Councilmember Sawant: Newly-Formed Art Workers Union at Frye Art Museum Begin Bargaining Today, Calls for Community Support
SEATTLE - Councilmember Kshama Sawant (District 3, Central Seattle), chair of the Council’s Human Services, Equitable Development and Renters Rights
issued the following statement as the newly-formed Art Workers Union engaged in its first bargaining session, on July 29, with Frye management for a union contract:
“As a member of the local teachers union, City Councilmember and elected representative of Seattle’s working people, and member of Socialist Alternative, I congratulate the Frye Art Museum security guards on their first bargaining session with management today.
“Last month, I was proud to stand with you all as you unanimously voted to form the Art Workers Union. Now, you are bargaining with management - the next step in the fight to win dignity, good pay, respect at work, and the right to housing affordability in Seattle.
“There is no excuse for Frye management to not bargain a fair contract with the workers. The Frye workers are among those who have helped make Seattle, and District 3, a vibrant, dynamic community. They’ve shared their creativity and artistry as glassblowers, printmakers, painters, and pen-and-ink artists. They are called security guards by Frye, but in fact they do more than guard the artwork. They guide museum visitors, and lend their own artistic expertise in teaching people about the Frye’s exhibits.
“And yet these workers face economic eviction from Seattle, because of the combination of an employer nickel-and-diming them on wages, and greedy corporate landlords who are jacking up rents all over our city. These workers are on the edge of being homeless.
“It’s time for the Frye Art Museum to provide the workers a living wage, excellent benefits, good working conditions, and sufficient work hours. I call on all working people in District 3 and citywide to join me in supporting the Frye Art Museum workers, and indeed all workers fighting for their rights in the workplace, and for affordable housing in the community.”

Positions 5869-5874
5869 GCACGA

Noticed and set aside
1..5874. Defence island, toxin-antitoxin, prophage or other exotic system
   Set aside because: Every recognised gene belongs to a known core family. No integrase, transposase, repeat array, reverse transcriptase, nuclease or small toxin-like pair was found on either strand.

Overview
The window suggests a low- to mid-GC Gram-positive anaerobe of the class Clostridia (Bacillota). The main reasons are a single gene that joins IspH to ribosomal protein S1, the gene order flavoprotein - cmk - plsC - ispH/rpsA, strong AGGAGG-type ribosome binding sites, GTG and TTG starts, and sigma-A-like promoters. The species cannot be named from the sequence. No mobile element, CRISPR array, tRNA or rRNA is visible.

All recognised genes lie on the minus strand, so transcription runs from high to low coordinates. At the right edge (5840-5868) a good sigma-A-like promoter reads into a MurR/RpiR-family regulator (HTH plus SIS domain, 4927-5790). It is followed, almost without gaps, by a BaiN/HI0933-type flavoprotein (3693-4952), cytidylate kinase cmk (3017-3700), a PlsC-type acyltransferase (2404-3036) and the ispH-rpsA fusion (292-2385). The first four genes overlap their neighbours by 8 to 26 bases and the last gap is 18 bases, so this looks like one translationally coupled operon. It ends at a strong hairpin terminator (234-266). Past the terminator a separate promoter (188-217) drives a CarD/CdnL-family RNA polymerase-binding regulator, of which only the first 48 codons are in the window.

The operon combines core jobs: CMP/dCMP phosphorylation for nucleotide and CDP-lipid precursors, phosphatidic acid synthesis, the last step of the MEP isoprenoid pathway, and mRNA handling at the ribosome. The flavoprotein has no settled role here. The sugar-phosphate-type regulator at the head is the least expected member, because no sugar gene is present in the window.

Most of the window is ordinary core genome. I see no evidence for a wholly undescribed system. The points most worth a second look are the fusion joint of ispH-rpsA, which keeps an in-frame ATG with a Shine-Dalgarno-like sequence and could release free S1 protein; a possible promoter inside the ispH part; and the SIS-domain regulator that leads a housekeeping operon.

New union member Kelsey Barnes said, “The Art Workers Union (AWU) greatly appreciated the support Councilmember Sawant provided when we were forming our union, and now as we begin bargaining our Union contract. The AWU demands an extension of healthcare to all employees, increased salaries beyond minimum wage, and regular emergency preparedness trainings. At present, the security services team is not making a livable wage and most of its officers are not medically insured. The officers are proud to monitor the safety of the museum’s exhibitions and patrons, but their well-being needs to be valued as well. The AWU demands these improvements because we cannot afford not to.”
Sawant continued: “I salute Kelsey and all of the Frye workers for their bravery in standing up. And I encourage all workers, no matter where you work, to follow in the footsteps of these workers, and form unions so you can fight for better living standards and working conditions. Let’s build a powerful labor movement to fight for workers rights in the workplace and affordable housing throughout our city, including universal rent control, free of corporate loopholes!”
Security Guards at the Frye Art Museum Win Union Election
Newly-formed Art Workers Union wins election overseen by the National Labor Relations Board with 100% “Union Yes” Vote